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On the 23andme site when you compare dna with a relative there is a column labeled "Shared DNA" and the description on their site says

Shared DNA means that you and your two genetic relatives share a portion of the same DNA segment. By clicking on the “Yes” links below you will be able to view where that overlap occurs in the DNA View of DNA Relatives tool.

several websites say that this is a true triangulation feature; for example https://dnagenealogy.tumblr.com/post/144966221253/relatives-in-common-quick-reaction

I have 2 questions:

  1. If 23andme has a "yes" in this column is there a way to find out how much overlap? The viewer shows the segments and hovering above them shows the length of each segment but so far it looks like the only way to calculate how much overlap is to eyeball it.

  2. Is there an efficient way to use this tool? I can see spending way too much time on this; first I need to select each relative I have, and then I need to go thru the dozens of pages that show up for each relative because of the 2 columns (one labeled "You" and one labeled with the relative I am comparing to) the column for me is in order of closeness but the one for the relative is not. So I might need to go down several pages before I discover that a 3rd cousin to me is a 2nd cousin to my relative I am comparing to. Each page click takes time to load...

It looks like I have a lot more relatives to work with on 23andme than I do on gedmatch which is why I'm trying to figure out how to do this.

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Jim Bartlett recommends using the 23andMe's "Yes" feature to develop your Triangulation Groups.

He suggests you download all your segment matches and sort them in a spreadsheet. Then he says to work down your list starting from the first match, click on the hyperlink that takes you to your match's page, use his ICW list and mark each "Yes" in your spreadsheet.

Jim explains the whole procedure in his Triangulation at 23andMe article.

I'd highly recommend anyone working with segment matches and triangulation to read all of the articles at Jim Bartlett's segmentology.org blog.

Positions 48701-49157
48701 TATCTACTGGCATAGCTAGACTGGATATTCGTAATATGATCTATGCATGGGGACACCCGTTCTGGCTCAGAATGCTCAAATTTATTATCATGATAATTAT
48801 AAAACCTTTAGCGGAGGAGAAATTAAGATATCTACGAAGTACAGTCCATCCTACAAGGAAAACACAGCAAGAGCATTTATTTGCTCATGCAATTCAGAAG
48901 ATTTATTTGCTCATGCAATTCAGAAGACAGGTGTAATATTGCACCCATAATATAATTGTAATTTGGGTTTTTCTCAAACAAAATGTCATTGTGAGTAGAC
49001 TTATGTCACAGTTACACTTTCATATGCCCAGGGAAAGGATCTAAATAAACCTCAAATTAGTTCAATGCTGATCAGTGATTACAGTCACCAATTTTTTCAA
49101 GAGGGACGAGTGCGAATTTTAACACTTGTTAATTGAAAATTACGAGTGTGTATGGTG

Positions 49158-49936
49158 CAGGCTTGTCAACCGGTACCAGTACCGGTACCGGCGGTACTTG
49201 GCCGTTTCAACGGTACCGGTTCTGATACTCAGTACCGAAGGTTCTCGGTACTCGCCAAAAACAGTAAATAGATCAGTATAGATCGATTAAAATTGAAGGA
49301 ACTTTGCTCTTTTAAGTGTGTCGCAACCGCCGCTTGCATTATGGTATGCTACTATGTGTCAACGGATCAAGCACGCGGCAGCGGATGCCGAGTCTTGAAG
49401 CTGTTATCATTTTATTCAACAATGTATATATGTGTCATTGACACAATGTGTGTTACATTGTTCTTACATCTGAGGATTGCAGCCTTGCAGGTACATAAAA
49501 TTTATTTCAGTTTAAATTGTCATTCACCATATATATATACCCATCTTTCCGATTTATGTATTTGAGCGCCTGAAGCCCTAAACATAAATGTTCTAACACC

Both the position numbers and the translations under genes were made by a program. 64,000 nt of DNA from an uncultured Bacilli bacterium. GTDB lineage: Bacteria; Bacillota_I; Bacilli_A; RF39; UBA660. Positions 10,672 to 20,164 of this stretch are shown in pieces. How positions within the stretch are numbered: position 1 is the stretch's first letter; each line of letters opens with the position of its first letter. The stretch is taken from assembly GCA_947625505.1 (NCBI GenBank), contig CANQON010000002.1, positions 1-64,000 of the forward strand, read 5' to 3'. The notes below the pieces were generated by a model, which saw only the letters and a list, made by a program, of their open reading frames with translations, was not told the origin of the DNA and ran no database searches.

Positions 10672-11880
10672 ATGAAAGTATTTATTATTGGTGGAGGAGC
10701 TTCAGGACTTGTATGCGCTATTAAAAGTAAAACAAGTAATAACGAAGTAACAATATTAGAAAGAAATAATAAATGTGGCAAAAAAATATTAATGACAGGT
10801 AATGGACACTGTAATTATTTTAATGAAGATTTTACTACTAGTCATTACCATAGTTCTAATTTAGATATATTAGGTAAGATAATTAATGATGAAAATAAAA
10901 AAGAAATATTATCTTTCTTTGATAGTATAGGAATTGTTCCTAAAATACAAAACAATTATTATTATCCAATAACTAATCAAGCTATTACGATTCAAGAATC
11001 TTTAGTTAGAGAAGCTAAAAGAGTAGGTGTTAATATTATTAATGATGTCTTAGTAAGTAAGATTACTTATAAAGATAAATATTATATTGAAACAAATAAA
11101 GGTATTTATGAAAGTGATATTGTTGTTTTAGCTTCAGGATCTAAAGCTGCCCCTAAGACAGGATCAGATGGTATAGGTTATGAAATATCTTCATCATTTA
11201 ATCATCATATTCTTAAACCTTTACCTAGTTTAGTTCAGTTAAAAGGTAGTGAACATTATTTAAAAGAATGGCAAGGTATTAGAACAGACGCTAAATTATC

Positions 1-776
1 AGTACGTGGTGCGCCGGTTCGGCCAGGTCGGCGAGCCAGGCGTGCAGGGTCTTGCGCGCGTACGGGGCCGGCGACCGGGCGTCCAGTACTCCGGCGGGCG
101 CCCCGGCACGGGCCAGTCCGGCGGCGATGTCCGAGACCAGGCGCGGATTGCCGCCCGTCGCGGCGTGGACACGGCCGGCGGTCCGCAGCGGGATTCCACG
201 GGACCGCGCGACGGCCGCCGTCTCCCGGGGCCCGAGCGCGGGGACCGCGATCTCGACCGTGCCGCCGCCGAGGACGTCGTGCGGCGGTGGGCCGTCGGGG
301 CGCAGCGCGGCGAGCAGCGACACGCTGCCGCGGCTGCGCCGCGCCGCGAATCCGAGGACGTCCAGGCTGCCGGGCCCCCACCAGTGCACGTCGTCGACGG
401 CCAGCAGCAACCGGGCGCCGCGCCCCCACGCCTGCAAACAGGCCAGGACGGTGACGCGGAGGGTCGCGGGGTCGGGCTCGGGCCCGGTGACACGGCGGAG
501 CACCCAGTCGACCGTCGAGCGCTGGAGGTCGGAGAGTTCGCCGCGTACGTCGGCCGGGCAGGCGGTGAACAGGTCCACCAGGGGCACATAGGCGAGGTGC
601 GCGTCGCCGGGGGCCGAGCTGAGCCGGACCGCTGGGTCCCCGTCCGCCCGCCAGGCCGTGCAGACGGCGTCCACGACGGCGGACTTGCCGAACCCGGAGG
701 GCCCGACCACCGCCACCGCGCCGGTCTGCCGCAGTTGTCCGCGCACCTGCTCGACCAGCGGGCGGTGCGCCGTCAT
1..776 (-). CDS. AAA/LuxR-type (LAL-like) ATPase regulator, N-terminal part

And I wouldn't worry too much about the amount of overlap. As long as 23andMe is indicating that there is overlap and that it is triangulating, then the overlap is significant enough to be able to put it into a triangulation group.

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Jim Bartlett recommends using the 23andMe's "Yes" feature to develop your Triangulation Groups. He suggests you download all your segment matches and sort them in a spreadsheet.

As long as 23andMe is indicating that there is overlap and that it is triangulating, then the overlap is significant enough to be able to put it into a triangulation group.

Thanks all for the advice.

I found that 23andme will return relatives and shared matches in json format if you send them the right string after logging in such as this to get matches

https://you.23andme.com/tools/relatives/ajax/?offset=0&limit=2000

I took my list of matches and then shared relatives for these matches and wrote a few scripts to process them. This way I can quickly play with parameters such as how much DNA we must share, although I'm sure you can do the same in spreadsheets if you know how to use them.

Without using the "Shared DNA" as a filter I end up with a big jumble, but when I use it I get nice graphs that hopefully are showing me real relationships. Now if I can just figure out who any of these people are!

Here is one graph I made by looping over each of my 2nd cousins and displaying links to everyone who is a 3rd cousin or closer to me and with at least 0.9% shared DNA to me. Everyone here is a match to me: salmon is a sibling, green is a 2nd cousin, yellow is a 3rd cousin, pink is a 4th cousin, blue is any other relationship. These colors are used for both nodes (eg. people) and relations between them. Each drawn relationship is a triangulated relation according to the "Shared DNA" field. For example 23andme says 11 is my 2nd cousin, 18 is my 3rd cousin, the relationship between them is 3rd cousin, and on the page for cousin 18 in the section showing our relatives in common the line for cousin 11 "Shared DNA" says "Yes".

I'm guessing graphs such as this are telling me something about my family tree but I'm not sure how to interpret it. One thing I find a bit puzzling is I can have a pair of my 2nd cousins such as (2, 17) that triangulate but their mutual relationship is only 4th cousin. I can't draw an example family tree that has that relationship so I wonder if some of the relationships are over/under predicted. Or am I mis-understanding what triangulation means?

2nd & 3rd cousins

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